On Friday, Washington celebrated a milestone: After 57 years, five months, and 26 days, Rep. John Dingell, Jr., of Michigan has become the longest-serving member of Congress in history. When the Democrat won his seat in 1955 in a special election after the death of his father, who had previously held the seat, Dingell was a 29-year-old Georgetown graduate, only three years out of law school. Friday morning, the 86-year-old congressman spoke with The Atlantic's Steve Clemons at the Watergate in D.C., discussing his early days as a House page and decades as a member. But the veteran downplayed the length of his tenure, recalling advice from his father.
"It ain't how long, it is how well," Dingell said. "My time just means I've collected a check from the government, but the question is what I've done with that time."
Asked about the biggest news of the day, revelations about the extent and nature of U.S. government snooping on electronic communications, Dingell was circumspect. "It always worries me," he said. "Protecting our liberties is one of the great duties we in government have. It also is one of the most difficult balancing acts."
The congressman said he takes heart that the NSA intelligence gathering is overseen by both members of Congress, who are briefed on the programs, and the Judiciary, through the Foreign Intelligence Surveillance Court -- though he added a note of caution. "Now am I going to tell you that the court is doing a great job? I have no way of knowing. The job's probably too big for any judge."
"You've got to protect people against excesses of power that one branch of government can commit," he said. His own experience serving in Congress at the time of Senator Joe McCarthy's Red Scare illustrated Dingell's concerns. "I was very ashamed of the McCarthy time," he said. Though he viewed the Wisconsin Republican as "one of the biggest scoundrels in society," he kept his portrait on his wall after he became a committee chairman as an "example of what not to do."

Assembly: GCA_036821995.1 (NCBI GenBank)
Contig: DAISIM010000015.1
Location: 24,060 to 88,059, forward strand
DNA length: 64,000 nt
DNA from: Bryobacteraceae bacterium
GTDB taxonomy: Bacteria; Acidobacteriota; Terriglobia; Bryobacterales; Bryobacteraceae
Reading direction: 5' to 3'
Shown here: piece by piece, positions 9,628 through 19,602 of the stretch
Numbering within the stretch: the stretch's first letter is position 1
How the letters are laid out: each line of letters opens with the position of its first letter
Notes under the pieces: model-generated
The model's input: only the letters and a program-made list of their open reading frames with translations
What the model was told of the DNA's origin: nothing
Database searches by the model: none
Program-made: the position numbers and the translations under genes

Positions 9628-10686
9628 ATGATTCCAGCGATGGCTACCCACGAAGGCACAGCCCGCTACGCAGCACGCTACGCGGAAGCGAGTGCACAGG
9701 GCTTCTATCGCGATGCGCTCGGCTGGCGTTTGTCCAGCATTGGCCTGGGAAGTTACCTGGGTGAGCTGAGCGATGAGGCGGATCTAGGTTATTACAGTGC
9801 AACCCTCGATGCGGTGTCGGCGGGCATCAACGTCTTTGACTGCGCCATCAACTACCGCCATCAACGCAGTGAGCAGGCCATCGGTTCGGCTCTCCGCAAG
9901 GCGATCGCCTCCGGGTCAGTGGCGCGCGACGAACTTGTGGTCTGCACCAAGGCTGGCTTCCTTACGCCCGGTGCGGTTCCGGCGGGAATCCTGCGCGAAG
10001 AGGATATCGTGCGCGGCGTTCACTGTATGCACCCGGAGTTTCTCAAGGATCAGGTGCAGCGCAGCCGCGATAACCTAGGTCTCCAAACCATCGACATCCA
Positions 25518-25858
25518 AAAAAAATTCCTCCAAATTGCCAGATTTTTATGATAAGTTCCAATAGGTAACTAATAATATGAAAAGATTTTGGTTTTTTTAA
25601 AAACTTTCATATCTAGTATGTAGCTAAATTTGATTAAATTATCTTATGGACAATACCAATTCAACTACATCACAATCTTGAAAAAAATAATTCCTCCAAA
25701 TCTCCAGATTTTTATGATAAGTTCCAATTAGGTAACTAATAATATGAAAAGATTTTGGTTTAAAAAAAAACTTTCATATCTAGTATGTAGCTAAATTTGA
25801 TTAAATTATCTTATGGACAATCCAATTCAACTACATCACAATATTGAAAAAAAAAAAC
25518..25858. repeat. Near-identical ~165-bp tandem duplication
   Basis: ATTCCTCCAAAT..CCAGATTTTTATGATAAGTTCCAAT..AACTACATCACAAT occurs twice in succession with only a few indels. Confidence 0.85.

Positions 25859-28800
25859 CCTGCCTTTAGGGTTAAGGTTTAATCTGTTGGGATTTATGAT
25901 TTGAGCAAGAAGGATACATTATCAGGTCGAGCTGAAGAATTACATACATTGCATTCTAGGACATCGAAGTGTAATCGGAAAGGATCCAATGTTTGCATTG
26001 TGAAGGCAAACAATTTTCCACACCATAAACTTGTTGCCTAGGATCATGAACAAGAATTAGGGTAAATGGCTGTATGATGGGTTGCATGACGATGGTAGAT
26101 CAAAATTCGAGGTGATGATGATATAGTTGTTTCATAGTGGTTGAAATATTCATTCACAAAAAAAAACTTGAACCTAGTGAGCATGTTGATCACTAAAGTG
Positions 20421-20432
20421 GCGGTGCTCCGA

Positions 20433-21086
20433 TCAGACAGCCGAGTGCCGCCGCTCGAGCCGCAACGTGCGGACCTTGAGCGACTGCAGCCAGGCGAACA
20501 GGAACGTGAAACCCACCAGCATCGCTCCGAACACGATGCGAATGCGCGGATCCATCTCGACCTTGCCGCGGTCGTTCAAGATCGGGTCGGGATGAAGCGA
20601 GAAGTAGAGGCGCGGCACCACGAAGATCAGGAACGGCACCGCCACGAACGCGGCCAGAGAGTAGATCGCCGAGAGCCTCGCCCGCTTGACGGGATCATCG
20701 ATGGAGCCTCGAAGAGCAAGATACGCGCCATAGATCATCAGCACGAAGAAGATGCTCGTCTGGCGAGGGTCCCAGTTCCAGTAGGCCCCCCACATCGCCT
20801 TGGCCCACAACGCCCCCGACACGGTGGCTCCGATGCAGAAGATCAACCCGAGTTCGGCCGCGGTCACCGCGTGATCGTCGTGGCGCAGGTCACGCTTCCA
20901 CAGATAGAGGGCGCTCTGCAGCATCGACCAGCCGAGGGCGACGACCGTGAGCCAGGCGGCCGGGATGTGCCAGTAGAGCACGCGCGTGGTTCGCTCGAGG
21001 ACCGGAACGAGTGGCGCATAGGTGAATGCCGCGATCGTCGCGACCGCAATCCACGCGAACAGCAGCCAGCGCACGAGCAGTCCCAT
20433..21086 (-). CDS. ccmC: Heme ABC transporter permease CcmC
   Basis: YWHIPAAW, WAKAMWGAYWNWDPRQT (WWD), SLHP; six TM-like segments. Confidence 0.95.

But the major theme of the morning was celebrating Dingell's record in Congress -- and it is a long record. Among the many achievements discussed, former legislative staffers and Dingell fans in the audience -- of whom there were many -- cited in particular the controversial Clean Air Act Amendments of 1977, which significantly strengthened air-pollution restrictions on companies, cars, and other potential polluters. Despite representing a district including auto workers and manufacturers, Dingell helped negotiate bipartisan support for the bill. He went on to serve as chairman of the House Energy and Commerce Committee on and off for a total of 16 years, working on similar environmental legislation covering everything from clean water and clean energy to land management and habitat protection.
The vote Dingell cherishes most, though? The Civil Rights Act of 1964. "For the first time, we addressed the problem of seeing that every American had full citizenship," he said. "I almost lost my job over that ... [but] I think that was the vote that really solved a problem that was eating away at the foundation of our democracy." Praising a long list of mentors and staff members he has worked with over time, he emphasized the sense of outrage needed to improve social justice for all.
Remarkably, Dingell said he thinks highly of every president he has served under -- or rather, with. "Sam Rayburn used to get really worked up, [saying], 'I never served under a damn one,'" Dingell chuckled. He described Gerald Ford as the most underrated president of his career, and found kind words for Jimmy Carter, both George Bushes, and Johnson, even as he bluntly listed their shortcomings as White House residents. Dingell even managed to find something nice to say about Richard Nixon. "He was what Churchill used to call Cromwell: a great, bad, man," he said.
But as National Journal's Charlie Cook pointed out, one of Dingell's most lasting contributions to history may have come from his days as a congressional page in December of 1941, just after the Japanese bombed Pearl Harbor.
"Because I was a relatively senior page, I was given the responsibility of taking care of a fellow by the name of Fulton Lewis, Jr., who was a rather prominent, conservative newscaster and a very fine guy. I was told, 'Now Dingell, you see to it that he doesn't record more than the president's speech.' Well, I thought, you know, there's enough history that this is going to be important, so I let him go on [recording] the discussion. You can still hear some of that debate, and you kind of hear this peculiar hiss of the steel wire recordings."
"It was really a rather piddling role, but I had a little bit to do with a preservation of history," he said.